Researchers came up with the exact formula to have a perfect day

It isn’t hyperbole to say that millions of people are feeling more stressed, anxious, scared, uncertain, lonely, or depressed this year. 2020 has already worn out its welcome, yet we’re only halfway through the calendar year.

Of course, some people are coping better than others. So what’s their secret? Researchers from the University of North Carolina at Chapel Hill surveyed 600 Americans back in April on how they’re dealing with the coronavirus pandemic. The ensuing responses make up a road map of sorts on how to cultivate and maintain some positivity amid this once-in-a-lifetime pandemic.

To start, scrolling through social media was identified as a waste of time when it comes to fostering a positive mindset. We’re all drawn toward our phones and social media accounts during these uncertain times in search of new information, but the vast majority of the time you’re going to end up feeling worse than you did before logging in.

Staying connected with other people is a big part of maintaining a healthy mental state, but social media is a very poor excuse for real interactions. The amount of time surveyed Americans reported scrolling through social media was strongly linked to subsequent feelings of negativity and anxiety.

“If your feeds are like ours, they’re mostly composed of distressing news and politicking. Keeping up with these endless streams is far from uplifting,” says Barbara L. Frederickson, the Kenan Distinguished Professor in the UNC-Chapel Hill Department of Psychology and Neuroscience and director of the PEP lab, in a university release

As far as activities that promote positivity and well being, regular exercise was a frequent response among respondents who have been coping well over the past few months. Another big factor when it comes to having a better day is practicing self-care. It doesn’t matter what the activity is, from a favorite hobby or lounging with a good book to meditating, what’s important is that you’re taking some time to do something for you. During these distressing times, it’s so easy to get caught up worrying about the world as a whole that we forget about taking care of ourselves.

“Most people know that these things are important, of course. But they are especially so these days as we stay at home to slow the spread of the coronavirus,” Frederickson comments.

“The tie between time spent on these sorts of activities and positive states was particularly strong for people who felt more of the negatives states. So, the more stressed, anxious, lonely, or depressed you are, the more it matters that you take the time to exercise and care for yourself,” she adds.

While taking care of oneself is a big part of the equation, the research team also caution not to become too self-focused. Legitimate social interactions with other people are just as important. Among the survey participants, Americans who reported spending more time interacting with others overwhelmingly experienced more positive emotions and less depressive feelings. This relationship held up even among introverts and people who live alone.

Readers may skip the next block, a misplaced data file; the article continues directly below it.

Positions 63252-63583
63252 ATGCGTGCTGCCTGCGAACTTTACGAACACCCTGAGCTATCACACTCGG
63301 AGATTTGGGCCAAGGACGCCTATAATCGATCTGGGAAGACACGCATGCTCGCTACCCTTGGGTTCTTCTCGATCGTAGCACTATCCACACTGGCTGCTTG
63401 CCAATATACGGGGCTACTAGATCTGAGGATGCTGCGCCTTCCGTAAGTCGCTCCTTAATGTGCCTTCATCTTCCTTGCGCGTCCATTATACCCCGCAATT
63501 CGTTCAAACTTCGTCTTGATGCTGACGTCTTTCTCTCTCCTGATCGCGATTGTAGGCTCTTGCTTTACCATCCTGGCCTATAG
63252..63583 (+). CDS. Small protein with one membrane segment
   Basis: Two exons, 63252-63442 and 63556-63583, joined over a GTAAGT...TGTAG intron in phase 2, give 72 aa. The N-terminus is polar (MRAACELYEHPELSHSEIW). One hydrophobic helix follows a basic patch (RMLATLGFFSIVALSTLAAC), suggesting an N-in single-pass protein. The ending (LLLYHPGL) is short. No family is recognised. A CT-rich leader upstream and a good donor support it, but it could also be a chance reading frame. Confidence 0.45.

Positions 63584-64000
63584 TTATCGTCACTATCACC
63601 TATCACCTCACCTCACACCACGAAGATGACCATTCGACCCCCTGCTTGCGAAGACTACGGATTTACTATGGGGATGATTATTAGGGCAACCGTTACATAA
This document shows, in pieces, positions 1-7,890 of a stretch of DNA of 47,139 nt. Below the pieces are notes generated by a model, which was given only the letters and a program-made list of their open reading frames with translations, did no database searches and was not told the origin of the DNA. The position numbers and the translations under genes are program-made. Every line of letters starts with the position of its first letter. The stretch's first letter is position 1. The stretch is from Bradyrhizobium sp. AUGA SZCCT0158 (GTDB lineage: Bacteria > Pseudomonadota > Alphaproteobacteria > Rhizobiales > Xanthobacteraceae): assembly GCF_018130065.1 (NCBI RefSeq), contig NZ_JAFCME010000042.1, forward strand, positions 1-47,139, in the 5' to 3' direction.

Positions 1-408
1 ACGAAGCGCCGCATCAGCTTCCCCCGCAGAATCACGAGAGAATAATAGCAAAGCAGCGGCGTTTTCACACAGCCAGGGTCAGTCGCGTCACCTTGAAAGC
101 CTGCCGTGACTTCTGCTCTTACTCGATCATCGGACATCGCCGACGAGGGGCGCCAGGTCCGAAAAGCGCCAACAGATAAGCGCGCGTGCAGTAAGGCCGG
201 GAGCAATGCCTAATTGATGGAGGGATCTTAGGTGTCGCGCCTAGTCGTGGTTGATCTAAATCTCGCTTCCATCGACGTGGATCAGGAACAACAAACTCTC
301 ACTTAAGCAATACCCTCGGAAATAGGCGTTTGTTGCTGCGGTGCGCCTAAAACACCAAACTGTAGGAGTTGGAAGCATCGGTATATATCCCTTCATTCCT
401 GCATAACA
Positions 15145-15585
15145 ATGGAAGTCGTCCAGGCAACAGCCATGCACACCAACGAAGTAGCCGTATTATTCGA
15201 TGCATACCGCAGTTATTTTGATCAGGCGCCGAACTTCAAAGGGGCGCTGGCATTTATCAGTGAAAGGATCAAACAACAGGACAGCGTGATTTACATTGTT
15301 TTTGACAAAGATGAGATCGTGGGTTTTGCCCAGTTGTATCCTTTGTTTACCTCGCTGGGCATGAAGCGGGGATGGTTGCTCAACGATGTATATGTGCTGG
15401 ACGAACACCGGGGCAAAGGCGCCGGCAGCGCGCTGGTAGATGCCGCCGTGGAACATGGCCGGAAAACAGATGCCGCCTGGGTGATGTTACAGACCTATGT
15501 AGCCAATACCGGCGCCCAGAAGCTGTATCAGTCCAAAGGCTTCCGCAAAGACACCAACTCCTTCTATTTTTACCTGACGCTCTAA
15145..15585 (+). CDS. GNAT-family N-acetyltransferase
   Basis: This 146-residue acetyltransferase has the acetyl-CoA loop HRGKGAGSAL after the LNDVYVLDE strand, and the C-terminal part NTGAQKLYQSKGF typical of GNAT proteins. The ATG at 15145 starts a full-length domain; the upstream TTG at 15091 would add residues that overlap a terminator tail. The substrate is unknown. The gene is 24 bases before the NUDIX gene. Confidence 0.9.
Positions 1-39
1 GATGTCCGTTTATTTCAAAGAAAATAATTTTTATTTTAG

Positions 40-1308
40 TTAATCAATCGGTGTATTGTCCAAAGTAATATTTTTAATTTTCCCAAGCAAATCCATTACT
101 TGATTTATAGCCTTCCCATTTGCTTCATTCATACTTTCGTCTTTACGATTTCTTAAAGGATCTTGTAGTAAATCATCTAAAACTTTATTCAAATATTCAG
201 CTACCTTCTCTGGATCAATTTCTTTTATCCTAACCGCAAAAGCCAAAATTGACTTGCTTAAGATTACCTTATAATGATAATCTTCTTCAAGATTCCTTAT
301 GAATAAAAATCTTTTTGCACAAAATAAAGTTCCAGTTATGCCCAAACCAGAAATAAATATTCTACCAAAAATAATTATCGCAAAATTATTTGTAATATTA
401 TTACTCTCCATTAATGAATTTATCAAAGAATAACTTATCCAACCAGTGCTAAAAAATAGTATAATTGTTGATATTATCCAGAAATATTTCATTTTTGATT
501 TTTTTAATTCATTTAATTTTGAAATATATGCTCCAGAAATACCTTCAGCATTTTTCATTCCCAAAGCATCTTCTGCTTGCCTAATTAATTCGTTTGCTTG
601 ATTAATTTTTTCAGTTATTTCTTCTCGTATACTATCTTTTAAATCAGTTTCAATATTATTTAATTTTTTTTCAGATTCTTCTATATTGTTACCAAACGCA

“Importantly, it matters how one is interacting with others,” explains Michael M. Prinzing, a graduate fellow at the Parr Center for Ethics at UNC-Chapel Hill & worker in the PEP lab. “Time spent interacting face-to-face or by voice or video call came with more positive emotions, whereas time spent in text-based interaction did not.”

So, text messages aren’t as effective as other forms of communication that allow us to hear or see the other person.

“This was a useful wake-up call for us. We thought we were doing ourselves good by keeping up via text. But the evidence suggests this isn’t as valuable as we thought,” Prinzing says. “It’s much harder to establish a meaningful connection with someone via text.”

Besides just keeping in touch with friends and families, actively helping other people was also identified as a great way to keep one’s spirits up. Simply put, we feel good when we help each other.

“Crises provide ample opportunities for kindness,” Frederickson notes. “You can donate face masks or other equipment to healthcare workers. If you’re healthy, you can donate much-needed blood. Such altruistic acts aren’t just good for those receiving help. They’re good for those giving it as well.”

Finally, the last trait or habit researchers identified as a means of staying upbeat these days was resilience. The fact is that COVID-19 isn’t going away anytime soon, and we’re all still very much amid this pandemic. That’s obviously not great, but life is rarely ever perfect. The ability to take the bad with the good in life and keep smiling has never been a more valuable asset. 

The main idea here isn’t to avoid negativity, depressive thoughts, or annoyance and setbacks in life. Those things are going to happen, but a resilient mindset can rise above any challenge.

Some may say they aren’t as resilient as others, but the study’s authors believe resilience is not a “fixed trait;” it can be learned, cultivated, and built upon. 

So, in summation, the best ways to ensure you have a good day in 2020 are to avoid social media, stay in touch with friends and family, help others, practice self-care, and build resilience.